Tag Archives: cacology

cacology

As Steve Martin put it, “Let’s face it: some people have a way with words, and other people… oh, ah… not have way, I guess.”

Cacology looks like it could mean ‘talking shit’ – you know, caca plus -logy. But this is caco, as in cacophony, from Greek κακός; it means ‘bad’.

Of course, that could still mean talking bad about someone – you know, vilipending them, as the kids say, or, yes, talking shit, as professors say (well, the ones I know, anyway). And back in the 1600s, that’s what cacology meant. But that sense has fallen into desuetude, and now, when this word is used, it’s used to mean ‘talking badly’.

Which can still mean a number of things. It could mean talking wildly and crazily –

– or articulating insufficiently –

– or, even if speaking (or singing) smoothly and clearly, still incomprehensibly –

– but it can also mean just, as the Oxford English Dictionary puts it, “Bad speaking, bad choice of words; vicious pronunciation.” (Does that sound like a reprimand to a talking dog?)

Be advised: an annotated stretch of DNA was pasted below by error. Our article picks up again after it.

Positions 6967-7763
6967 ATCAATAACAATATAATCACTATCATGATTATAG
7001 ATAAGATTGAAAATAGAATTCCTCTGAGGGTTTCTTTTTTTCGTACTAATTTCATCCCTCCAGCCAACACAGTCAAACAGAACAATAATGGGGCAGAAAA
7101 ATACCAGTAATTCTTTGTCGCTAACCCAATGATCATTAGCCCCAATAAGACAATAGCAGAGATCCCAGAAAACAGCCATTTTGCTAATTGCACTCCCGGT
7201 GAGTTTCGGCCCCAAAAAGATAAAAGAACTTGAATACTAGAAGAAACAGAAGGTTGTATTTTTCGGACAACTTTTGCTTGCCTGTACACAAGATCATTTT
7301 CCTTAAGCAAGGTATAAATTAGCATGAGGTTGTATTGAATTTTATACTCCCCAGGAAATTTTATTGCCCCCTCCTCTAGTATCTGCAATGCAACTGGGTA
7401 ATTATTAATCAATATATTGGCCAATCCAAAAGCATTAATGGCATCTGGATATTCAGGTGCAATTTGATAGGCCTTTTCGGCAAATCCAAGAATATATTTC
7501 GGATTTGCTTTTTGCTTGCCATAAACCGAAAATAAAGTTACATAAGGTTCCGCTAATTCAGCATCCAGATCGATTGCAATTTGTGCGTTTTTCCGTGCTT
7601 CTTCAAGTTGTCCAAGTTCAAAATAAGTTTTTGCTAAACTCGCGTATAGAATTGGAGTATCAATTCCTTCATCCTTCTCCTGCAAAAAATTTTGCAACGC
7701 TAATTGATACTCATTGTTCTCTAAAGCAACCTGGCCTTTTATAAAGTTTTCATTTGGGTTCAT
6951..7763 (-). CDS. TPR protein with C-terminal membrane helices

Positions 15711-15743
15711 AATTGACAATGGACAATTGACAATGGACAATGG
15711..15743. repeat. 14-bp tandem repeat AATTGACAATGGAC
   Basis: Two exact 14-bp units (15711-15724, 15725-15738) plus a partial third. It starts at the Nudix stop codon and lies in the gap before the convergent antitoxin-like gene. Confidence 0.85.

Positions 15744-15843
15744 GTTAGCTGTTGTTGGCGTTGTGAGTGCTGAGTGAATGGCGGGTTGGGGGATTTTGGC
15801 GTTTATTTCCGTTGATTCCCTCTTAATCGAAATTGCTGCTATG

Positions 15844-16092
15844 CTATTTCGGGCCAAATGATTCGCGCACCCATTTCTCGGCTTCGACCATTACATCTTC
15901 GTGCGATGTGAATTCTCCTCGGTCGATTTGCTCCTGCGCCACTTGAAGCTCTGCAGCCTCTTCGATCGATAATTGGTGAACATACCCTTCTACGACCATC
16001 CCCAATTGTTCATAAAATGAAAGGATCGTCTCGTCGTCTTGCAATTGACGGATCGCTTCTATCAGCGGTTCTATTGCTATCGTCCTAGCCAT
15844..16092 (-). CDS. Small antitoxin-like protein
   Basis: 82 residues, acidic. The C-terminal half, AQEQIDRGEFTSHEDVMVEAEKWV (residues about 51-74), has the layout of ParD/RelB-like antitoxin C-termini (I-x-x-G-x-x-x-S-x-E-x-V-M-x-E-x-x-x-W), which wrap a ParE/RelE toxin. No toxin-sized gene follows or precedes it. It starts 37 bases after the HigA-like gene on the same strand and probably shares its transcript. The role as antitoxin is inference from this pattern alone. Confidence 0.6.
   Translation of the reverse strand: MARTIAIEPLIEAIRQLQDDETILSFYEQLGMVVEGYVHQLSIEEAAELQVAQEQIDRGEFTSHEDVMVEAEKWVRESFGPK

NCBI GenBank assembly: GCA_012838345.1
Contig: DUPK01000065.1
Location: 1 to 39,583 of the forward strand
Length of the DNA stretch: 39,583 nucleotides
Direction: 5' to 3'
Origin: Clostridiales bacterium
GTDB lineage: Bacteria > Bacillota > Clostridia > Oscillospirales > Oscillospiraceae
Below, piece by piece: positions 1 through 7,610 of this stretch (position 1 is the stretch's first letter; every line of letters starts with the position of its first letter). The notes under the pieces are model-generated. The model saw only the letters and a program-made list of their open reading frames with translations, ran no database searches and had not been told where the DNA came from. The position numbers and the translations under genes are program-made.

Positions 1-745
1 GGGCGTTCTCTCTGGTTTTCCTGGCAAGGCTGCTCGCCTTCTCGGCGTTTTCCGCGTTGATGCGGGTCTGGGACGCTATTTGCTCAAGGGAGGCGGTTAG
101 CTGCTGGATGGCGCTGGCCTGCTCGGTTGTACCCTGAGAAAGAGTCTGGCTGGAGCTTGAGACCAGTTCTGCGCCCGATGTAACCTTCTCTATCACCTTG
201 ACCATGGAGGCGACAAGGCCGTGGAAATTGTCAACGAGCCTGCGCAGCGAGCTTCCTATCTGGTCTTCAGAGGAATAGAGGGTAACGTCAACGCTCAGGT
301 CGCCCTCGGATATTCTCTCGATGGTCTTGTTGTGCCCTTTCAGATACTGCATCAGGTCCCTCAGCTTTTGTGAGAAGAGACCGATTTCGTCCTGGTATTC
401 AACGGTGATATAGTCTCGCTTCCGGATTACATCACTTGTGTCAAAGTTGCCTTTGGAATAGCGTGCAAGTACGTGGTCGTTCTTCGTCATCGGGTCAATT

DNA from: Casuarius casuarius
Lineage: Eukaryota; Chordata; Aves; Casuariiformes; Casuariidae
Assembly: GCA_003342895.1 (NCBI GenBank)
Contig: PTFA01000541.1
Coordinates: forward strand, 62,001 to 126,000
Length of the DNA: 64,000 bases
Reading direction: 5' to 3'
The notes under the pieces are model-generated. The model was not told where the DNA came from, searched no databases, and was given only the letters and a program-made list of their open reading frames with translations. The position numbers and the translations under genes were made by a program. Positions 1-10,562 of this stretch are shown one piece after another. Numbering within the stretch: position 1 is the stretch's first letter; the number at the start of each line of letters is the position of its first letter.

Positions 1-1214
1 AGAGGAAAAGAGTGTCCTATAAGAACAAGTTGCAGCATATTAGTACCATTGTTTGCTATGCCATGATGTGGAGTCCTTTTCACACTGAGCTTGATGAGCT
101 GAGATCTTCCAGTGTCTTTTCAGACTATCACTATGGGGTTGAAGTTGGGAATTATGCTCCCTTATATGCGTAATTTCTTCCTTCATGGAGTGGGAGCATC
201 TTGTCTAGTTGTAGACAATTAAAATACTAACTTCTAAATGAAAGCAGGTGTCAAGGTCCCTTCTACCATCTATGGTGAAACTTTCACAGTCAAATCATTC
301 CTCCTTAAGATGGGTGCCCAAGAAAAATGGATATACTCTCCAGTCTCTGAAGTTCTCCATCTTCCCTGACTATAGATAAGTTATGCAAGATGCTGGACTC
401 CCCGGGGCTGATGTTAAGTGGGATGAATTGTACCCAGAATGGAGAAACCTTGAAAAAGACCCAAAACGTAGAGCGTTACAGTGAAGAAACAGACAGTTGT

Opinions vary widely on what is “bad,” of course. Some people cannot abide the word get in any circumstance; some promote superstitions such as that you should not end a sentence with a preposition; some believe that “[person] and me” is always an error for “[person] and I.” On the other hand, some dislikes have some basis in fact and established usage. Think people most this that sentence grammar correct not has, and as long as we’re following the established rules of any variety of English I’ve ever seen, they’re right. But blenderized syntax is uncommon. Tired clichés, needless circumlocutions, other obfuscations, and dime-machine buzzwords, all quite common in usage, are also disliked with good cause.

And of course so are vicious words – racial epithets, for instance.

And, for that matter, swearwords, cusswords, naughty words – whatever you want to call them. I’m not at all opposed to swearwords; they serve a necessary function, and they do not bespeak poor character or intelligence (oh, believe you me: some of the nicest and best-educated people I know use cusswords freely as the occasion demands, and some of the worst people I’ve ever met would never utter an impure word – though there are plenty of very nice people who don’t swear, too, and no shortage of nasty people who do). But I do think they need to be seen as cacology, or else they lose their charge. After all, talking shit is less effective if the shit is just… caca.